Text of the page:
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Afghan Security personnel inspect the site of a suicide attack in the Kama district of Nangarhar province, east of Kabul, Afghanistan, on Tuesday, Oct. 2, 2018. The suicide bomber struck an election rally on Tuesday, killing at least 13 people and wounding more than 30, a provincial official said.
Afghan Security personnel inspect the site of a suicide attack in the Kama district of Nangarhar province, east of Kabul, Afghanistan, on Tuesday, Oct. 2, 2018. The suicide bomber struck an election rally on Tuesday, killing at least 13 people and wounding more than 30, a provincial official said. (AP)

KABUL, Afghanistan — The United Nations on Sunday called on militants in Afghanistan to stop using improvised explosive devices in civilian areas, after it documented a sharp rise in civilian casualties caused by the explosives this year.

“The killing and maiming of Afghan civilians by improvised explosive devises, particularly suicide devices, has reached extreme levels in Afghanistan,” the U.N. mission in the country, UNAMA, said in a report.

IEDs caused nearly half of all conflict-related civilian casualties from Jan. 1 to Sept. 30, UNAMA said. It documented 1,065 civilian deaths and 2,569 civilians injured by all IED attacks during that time — a 21 percent increase compared to the same period last year.

The number of civilian casualties caused specifically by suicide IED attacks increased by 46 percent during that time, according to the report.

UNAMA also expressed concerns over a rise in deliberate attacks on civilians, mostly carried out by the Taliban and the local Islamic State affiliate.

Between January 1 and September 30, the mission recorded 2,354 civilian casualties, including 676 deaths, from 93 suicide and other IED attacks that deliberately targeted civilians, an increase of more than two-thirds in the number of civilian casualties and nearly double the number of attacks compared with the same period in 2017.

“Deliberately targeting civilians is a war crime and cannot be tolerated,” said Tadamichi Yamamoto, the U.N. Secretary-General’s Special Representative for Afghanistan.

“The unpredictable nature of these types of attacks has caused Afghans unbearable suffering and forced them to live in fear of the next explosion, severely curtailing their ability to carry out normal lives,” Yamamoto added.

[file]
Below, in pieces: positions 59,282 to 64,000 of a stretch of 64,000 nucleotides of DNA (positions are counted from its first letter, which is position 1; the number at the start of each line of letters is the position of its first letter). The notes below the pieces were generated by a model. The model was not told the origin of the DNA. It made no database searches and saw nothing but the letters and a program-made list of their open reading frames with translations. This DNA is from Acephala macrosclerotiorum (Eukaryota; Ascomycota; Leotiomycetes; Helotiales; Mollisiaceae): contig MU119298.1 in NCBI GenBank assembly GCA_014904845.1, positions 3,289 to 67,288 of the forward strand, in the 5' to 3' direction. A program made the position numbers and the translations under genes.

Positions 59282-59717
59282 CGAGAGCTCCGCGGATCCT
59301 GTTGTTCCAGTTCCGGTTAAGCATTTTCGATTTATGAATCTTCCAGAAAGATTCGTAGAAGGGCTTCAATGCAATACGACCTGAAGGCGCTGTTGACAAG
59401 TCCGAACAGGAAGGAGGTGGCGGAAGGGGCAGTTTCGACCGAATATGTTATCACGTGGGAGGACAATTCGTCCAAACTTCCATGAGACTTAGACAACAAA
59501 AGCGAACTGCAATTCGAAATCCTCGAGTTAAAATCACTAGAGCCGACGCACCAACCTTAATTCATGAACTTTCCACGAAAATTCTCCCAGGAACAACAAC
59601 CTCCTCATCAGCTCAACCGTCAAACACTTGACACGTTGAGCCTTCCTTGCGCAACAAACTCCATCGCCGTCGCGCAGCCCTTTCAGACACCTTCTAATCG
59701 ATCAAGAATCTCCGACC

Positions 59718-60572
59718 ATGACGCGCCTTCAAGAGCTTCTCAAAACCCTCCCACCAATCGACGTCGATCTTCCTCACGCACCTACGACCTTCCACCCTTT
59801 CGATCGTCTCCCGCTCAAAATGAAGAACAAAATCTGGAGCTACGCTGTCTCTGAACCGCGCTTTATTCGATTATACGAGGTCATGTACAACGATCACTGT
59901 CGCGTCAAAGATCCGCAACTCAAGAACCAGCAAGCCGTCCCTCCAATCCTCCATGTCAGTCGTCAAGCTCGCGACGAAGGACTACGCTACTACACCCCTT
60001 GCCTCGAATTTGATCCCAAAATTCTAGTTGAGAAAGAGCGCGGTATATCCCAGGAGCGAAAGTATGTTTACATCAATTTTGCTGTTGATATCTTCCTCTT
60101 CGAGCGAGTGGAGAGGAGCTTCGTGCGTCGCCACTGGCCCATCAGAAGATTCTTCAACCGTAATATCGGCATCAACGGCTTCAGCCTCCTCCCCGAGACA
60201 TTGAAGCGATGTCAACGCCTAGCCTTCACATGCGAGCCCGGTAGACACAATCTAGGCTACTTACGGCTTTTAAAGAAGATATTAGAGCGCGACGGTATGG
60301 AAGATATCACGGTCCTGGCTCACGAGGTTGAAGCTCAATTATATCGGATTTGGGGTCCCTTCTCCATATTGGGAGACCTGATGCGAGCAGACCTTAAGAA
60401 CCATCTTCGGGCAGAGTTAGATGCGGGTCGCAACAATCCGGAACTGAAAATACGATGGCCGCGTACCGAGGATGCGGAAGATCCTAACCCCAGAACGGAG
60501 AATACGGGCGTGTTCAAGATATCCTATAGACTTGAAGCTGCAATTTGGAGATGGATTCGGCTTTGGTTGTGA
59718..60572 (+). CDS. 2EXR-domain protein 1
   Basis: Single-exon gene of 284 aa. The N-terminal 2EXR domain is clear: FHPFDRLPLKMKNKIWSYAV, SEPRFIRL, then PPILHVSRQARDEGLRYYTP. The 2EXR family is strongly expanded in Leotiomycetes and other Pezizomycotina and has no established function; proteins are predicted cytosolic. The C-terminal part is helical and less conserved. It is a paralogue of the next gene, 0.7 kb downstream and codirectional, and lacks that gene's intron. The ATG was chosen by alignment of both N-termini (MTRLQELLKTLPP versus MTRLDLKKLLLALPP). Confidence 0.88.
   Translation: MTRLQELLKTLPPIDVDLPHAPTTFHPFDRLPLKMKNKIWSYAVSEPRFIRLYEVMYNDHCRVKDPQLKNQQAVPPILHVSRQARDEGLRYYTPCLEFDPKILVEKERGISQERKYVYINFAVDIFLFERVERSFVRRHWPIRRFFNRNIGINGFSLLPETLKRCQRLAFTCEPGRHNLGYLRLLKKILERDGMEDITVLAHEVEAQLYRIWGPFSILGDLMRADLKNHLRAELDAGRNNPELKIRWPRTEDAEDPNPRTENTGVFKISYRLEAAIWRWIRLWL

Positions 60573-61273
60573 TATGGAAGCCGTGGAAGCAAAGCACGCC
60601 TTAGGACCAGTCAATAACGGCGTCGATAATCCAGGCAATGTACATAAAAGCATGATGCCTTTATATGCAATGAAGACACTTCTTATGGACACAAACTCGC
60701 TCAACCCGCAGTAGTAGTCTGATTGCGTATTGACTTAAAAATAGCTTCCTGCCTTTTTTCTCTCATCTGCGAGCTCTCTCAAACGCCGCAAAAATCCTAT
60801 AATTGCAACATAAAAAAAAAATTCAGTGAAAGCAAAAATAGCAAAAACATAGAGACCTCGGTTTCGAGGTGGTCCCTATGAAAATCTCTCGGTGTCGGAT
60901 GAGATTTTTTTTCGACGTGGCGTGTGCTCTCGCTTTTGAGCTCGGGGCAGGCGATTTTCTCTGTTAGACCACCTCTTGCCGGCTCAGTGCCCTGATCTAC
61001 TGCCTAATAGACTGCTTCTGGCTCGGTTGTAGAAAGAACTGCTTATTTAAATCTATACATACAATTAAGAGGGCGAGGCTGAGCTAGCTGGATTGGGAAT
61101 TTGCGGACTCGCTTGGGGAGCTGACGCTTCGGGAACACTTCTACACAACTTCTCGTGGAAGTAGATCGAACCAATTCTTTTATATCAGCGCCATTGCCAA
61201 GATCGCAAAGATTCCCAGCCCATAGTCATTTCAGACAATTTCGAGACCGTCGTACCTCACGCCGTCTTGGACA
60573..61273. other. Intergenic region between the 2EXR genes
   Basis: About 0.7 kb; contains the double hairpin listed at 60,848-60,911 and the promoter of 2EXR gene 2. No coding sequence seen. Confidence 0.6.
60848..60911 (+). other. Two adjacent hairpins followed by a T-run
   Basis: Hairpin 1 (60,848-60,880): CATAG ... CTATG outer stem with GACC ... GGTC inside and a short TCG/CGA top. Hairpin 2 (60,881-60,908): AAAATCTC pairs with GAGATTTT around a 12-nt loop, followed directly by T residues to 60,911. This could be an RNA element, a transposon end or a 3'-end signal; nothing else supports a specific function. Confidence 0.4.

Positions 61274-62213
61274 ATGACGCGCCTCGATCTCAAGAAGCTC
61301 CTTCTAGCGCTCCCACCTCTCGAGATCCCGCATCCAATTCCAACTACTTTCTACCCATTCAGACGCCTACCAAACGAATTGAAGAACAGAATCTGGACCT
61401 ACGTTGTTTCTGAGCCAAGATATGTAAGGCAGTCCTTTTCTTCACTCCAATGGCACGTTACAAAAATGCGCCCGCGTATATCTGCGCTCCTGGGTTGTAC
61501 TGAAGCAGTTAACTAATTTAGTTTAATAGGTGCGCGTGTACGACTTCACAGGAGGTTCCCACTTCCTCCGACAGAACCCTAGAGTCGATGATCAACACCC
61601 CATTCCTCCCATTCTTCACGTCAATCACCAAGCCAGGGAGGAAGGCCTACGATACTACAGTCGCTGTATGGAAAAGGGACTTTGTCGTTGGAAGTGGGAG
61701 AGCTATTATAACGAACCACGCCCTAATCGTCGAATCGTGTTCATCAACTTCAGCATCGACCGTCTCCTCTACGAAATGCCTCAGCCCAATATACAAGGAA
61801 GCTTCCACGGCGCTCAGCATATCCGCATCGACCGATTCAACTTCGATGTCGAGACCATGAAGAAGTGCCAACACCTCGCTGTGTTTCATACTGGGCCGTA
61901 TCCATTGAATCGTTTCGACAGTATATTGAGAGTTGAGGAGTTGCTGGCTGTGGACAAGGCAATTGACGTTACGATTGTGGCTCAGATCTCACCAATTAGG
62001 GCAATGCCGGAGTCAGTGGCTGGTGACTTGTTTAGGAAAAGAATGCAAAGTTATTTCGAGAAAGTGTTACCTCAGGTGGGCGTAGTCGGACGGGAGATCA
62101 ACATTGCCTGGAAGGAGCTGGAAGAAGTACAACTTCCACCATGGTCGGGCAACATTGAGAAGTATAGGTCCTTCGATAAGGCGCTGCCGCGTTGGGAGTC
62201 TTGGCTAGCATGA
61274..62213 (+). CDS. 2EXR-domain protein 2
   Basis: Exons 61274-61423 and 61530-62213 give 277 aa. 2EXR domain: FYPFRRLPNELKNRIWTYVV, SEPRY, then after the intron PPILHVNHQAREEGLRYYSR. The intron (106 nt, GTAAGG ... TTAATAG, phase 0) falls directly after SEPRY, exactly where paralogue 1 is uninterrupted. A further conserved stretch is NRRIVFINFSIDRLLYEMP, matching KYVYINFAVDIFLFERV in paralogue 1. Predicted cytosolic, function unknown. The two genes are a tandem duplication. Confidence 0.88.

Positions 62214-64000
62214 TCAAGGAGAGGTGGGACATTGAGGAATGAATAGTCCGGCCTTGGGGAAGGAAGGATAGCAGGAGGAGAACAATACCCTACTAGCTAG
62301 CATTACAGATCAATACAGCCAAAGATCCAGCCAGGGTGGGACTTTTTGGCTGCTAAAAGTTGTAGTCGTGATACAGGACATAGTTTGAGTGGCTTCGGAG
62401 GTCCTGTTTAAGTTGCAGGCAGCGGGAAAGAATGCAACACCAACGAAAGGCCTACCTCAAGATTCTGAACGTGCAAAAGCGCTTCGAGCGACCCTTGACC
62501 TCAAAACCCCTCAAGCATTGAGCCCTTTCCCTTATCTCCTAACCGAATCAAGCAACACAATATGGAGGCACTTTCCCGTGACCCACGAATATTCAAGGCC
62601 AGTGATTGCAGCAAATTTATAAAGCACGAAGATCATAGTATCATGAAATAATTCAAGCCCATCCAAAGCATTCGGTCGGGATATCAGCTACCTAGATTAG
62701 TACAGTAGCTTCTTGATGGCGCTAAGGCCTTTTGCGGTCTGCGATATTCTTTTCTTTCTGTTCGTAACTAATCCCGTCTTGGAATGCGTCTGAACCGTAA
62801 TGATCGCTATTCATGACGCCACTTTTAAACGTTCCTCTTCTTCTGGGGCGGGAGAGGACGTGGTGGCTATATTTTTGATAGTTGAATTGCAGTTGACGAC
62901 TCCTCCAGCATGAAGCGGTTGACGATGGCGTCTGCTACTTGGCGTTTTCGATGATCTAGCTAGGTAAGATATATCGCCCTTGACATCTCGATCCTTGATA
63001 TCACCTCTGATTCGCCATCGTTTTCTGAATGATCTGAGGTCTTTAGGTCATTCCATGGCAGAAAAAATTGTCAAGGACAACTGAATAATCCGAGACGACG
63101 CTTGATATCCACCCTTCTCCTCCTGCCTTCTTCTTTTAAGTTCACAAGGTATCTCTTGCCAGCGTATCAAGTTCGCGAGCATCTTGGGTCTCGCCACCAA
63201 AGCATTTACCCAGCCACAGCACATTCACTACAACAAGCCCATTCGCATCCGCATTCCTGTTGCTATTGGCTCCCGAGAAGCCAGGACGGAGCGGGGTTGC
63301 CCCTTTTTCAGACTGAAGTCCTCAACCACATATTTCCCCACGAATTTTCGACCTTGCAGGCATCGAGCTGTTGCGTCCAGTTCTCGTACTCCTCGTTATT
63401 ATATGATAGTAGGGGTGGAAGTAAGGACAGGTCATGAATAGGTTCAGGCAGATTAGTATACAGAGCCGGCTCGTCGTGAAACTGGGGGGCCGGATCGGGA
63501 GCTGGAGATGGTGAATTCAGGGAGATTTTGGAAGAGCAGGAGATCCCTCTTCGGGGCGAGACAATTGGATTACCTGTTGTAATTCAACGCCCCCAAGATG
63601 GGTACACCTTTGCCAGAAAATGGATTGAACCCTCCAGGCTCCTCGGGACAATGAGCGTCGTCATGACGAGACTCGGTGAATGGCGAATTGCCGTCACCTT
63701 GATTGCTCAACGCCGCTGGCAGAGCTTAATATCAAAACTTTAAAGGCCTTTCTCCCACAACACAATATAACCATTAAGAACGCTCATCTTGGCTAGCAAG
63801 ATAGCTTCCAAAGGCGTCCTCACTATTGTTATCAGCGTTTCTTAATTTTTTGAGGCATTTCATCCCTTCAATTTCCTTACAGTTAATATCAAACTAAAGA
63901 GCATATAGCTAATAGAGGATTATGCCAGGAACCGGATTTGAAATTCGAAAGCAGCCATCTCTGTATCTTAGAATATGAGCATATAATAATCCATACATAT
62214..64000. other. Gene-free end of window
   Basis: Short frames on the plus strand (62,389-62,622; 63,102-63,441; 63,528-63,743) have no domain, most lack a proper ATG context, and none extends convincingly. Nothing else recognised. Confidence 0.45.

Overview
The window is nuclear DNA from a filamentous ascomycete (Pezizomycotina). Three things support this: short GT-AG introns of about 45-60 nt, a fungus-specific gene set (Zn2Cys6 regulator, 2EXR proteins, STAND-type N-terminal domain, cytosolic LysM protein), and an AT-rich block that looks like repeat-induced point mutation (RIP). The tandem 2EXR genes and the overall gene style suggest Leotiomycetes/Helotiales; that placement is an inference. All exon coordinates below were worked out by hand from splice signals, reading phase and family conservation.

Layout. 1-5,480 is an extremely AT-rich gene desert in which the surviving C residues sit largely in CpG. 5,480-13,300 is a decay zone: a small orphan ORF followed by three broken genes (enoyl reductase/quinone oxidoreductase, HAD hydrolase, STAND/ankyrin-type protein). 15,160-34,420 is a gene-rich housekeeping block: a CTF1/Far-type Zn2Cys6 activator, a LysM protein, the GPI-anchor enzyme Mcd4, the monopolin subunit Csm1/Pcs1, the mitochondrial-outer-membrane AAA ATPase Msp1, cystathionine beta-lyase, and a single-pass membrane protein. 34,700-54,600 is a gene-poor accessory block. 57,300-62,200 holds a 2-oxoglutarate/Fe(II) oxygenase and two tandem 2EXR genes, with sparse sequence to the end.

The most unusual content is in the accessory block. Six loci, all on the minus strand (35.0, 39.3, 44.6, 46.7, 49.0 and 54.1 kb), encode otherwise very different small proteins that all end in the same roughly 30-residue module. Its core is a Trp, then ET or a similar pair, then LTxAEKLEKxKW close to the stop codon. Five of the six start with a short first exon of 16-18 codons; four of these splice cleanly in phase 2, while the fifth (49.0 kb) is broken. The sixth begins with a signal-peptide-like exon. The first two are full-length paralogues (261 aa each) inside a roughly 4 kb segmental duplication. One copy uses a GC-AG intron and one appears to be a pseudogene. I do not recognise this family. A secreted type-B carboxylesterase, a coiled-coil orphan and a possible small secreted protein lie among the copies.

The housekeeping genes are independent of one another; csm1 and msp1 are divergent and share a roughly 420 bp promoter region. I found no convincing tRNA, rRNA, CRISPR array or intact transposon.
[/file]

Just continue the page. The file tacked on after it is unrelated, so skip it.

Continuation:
This year, victims of deliberate attacks have included students, sports fans and worshippers at mosques. The country’s Shiite Hazara minority appear to have been targeted specifically.

“It wasn’t like this in the past,” Mira Ali, a Hazara business owner in Kabul, told Stars and Stripes.

Ali’s 29-year-old nephew was killed last month when a suicide bomber attacked a gym in a Hazara neighborhood of the capital.

“Now Daesh is directly targeting us; Afghans are getting killed like sheep here,” Ali said, using an Arabic acronym for Islamic State. “No side cares about it — not the terrorists, not the government forces, not the foreign forces.”

Civilian casualties are often seen as a metric for gauging success in the U.S.’s longest war, which entered its 18th year on Sunday.

Other metrics causing concern are the amount of territory held by insurgents and casualties among Afghan forces. According to Pentagon and independent analyses, insurgents hold or contest more territory than at any time since the 2001 U.S. invasion. Last month, the Afghan defense minister announced that August was the deadliest month ever for Afghan forces, with more than 500 soldiers killed.

Zubair Babakarkhail contributed to this report.wellman.phillip@stripes.com Twitter: @pwwellman

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